Tonight my feet hurt and I don’t mind. Even though I searched all year for the best hiking boots for neuropathic feet, I expected my feet would hurt some. It was worth it. My tolerance for what cancer and my meds are doing to my body has certainly changed over the 3.5 years in this journey. Especially with the neuropathy, fatigue, and “huffing and puffing”. Funny what you can get used to. So too has my overall outlook toward expectations of myself. I’m much more accepting of this change in abilities now, even as I continue to challenge myself to stay strong and healthy, body and mind.
In 2012 when we climbed Mt. Kilimanjaro, we did so because of a documentary in which they said that climbing the tallest freestanding mountain in the world is an extraordinary thing that ordinary people can do. It is, we are and we did! I’ve never forgotten that concept.
Today I felt like an extraordinary person doing an ordinary (for most people) thing. The cancer in my body is found in only 1-2% of lung cancer patients. Remarkable (definition of extraordinary). I have lived extraordinarily happily for 2.5 years since ROS1 entered my brain meninges. Remarkable, given the (now ancient, but considered current) statistics on leptomeningeal carcinomatosis. This morning I took this extraordinary body of mine on a walk through the field and forest to the top of a mountain. Not up “our” side of the mountain. But up the “other” side of the mountain, the one with views of ocean, ponds, and the village. Blue Hill Mountain. Remarkable!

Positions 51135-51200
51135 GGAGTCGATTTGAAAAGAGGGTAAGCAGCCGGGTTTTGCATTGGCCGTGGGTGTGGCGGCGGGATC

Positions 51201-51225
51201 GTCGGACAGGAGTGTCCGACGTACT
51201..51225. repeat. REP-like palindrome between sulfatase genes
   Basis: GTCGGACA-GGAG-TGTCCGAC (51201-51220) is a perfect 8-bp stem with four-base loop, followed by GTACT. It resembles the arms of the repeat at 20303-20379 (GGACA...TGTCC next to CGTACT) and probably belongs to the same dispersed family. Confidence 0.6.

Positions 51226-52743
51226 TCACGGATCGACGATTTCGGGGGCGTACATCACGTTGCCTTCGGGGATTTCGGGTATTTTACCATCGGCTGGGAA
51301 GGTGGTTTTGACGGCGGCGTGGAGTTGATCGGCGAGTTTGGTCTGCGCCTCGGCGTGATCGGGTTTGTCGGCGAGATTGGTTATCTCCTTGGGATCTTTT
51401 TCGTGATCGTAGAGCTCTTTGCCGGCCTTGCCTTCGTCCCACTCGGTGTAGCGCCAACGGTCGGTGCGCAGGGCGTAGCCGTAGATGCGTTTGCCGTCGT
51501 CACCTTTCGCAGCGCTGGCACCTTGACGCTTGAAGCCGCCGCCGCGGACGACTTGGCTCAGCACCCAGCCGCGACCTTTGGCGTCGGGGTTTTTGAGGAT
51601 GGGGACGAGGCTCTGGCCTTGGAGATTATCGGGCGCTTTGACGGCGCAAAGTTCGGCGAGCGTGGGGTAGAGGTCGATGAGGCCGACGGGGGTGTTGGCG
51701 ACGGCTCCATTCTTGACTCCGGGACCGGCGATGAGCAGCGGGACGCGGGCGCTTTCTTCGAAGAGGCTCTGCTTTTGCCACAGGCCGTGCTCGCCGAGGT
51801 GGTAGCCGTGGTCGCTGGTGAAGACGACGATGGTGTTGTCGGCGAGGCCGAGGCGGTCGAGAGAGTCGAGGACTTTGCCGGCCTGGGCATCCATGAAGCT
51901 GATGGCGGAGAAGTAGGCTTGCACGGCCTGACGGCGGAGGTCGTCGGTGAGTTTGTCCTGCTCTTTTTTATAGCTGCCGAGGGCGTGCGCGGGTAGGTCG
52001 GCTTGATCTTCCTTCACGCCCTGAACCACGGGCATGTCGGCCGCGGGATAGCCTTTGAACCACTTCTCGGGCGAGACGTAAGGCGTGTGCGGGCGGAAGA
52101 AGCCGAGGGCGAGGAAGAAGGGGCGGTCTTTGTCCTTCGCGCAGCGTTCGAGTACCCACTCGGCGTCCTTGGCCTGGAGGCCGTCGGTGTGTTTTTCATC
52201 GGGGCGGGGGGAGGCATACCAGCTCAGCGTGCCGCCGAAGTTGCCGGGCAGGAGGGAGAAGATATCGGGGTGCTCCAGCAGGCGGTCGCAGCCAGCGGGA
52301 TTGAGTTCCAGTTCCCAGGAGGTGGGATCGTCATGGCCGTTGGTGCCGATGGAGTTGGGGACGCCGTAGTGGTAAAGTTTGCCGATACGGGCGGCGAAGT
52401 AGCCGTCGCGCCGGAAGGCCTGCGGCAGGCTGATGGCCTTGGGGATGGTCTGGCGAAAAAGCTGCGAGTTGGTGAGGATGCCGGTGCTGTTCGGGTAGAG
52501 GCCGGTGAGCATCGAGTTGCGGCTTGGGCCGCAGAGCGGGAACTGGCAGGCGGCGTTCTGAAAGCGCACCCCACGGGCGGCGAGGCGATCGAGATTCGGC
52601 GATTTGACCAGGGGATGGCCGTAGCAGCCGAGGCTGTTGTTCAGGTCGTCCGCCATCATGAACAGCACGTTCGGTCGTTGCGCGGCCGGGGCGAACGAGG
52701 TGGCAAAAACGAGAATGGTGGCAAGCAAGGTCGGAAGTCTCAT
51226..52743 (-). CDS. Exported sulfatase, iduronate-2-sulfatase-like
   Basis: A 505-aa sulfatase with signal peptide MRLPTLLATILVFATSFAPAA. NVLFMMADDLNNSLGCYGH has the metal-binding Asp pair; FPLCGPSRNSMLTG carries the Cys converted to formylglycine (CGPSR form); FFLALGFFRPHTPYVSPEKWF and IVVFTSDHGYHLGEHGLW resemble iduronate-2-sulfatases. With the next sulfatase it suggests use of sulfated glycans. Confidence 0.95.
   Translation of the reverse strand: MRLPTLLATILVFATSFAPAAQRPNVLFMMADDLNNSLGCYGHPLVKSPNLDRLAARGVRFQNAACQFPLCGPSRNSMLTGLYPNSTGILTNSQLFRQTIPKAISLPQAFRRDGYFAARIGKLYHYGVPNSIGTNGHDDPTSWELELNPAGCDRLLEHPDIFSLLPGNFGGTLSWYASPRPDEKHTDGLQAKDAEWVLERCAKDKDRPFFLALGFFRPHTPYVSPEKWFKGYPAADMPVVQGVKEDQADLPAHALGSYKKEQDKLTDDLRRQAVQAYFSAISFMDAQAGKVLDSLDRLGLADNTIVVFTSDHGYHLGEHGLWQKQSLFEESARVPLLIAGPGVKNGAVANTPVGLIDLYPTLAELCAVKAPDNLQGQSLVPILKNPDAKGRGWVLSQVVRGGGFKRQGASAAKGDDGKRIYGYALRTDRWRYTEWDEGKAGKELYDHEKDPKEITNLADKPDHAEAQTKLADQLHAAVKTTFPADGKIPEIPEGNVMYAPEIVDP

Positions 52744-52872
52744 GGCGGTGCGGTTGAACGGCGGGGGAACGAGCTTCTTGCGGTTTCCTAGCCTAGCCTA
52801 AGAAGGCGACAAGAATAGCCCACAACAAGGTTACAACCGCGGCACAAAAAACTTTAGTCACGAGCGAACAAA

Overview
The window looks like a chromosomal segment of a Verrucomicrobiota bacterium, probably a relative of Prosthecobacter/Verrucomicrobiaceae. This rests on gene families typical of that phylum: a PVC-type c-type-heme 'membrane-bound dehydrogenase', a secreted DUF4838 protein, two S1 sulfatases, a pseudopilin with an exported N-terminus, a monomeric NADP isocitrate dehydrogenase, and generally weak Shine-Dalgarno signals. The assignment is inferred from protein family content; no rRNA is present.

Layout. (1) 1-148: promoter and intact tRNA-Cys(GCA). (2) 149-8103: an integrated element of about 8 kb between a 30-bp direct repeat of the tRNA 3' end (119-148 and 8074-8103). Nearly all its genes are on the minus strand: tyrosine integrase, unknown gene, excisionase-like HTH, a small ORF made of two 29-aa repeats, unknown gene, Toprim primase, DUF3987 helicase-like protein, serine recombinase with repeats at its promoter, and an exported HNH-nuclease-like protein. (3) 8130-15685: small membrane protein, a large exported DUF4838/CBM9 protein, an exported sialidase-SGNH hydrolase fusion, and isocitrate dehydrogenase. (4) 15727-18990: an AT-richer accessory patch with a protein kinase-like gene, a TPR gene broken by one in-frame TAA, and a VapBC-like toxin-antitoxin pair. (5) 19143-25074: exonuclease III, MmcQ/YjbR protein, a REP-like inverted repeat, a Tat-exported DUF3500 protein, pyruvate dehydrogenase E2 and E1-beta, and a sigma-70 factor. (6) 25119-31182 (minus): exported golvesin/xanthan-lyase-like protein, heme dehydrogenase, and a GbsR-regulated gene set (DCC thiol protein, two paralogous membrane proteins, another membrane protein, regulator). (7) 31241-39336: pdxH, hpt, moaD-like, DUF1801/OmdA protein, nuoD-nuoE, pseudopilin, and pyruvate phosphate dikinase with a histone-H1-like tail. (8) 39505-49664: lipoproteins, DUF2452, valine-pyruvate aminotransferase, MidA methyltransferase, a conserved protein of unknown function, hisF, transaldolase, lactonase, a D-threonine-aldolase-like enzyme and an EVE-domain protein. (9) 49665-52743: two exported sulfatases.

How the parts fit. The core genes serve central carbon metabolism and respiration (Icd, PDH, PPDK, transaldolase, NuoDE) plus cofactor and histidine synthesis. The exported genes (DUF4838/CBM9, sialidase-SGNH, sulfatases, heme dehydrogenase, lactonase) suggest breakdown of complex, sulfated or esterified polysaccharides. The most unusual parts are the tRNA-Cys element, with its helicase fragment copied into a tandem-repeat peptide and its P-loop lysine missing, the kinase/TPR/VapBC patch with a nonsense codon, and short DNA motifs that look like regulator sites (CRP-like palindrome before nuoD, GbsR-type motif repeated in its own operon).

Much thanks to my daughter Mandy for doing this slow walk with me. It was a beautiful day in every way. Extraordinary! See for yourself, and thanks for reading and caring.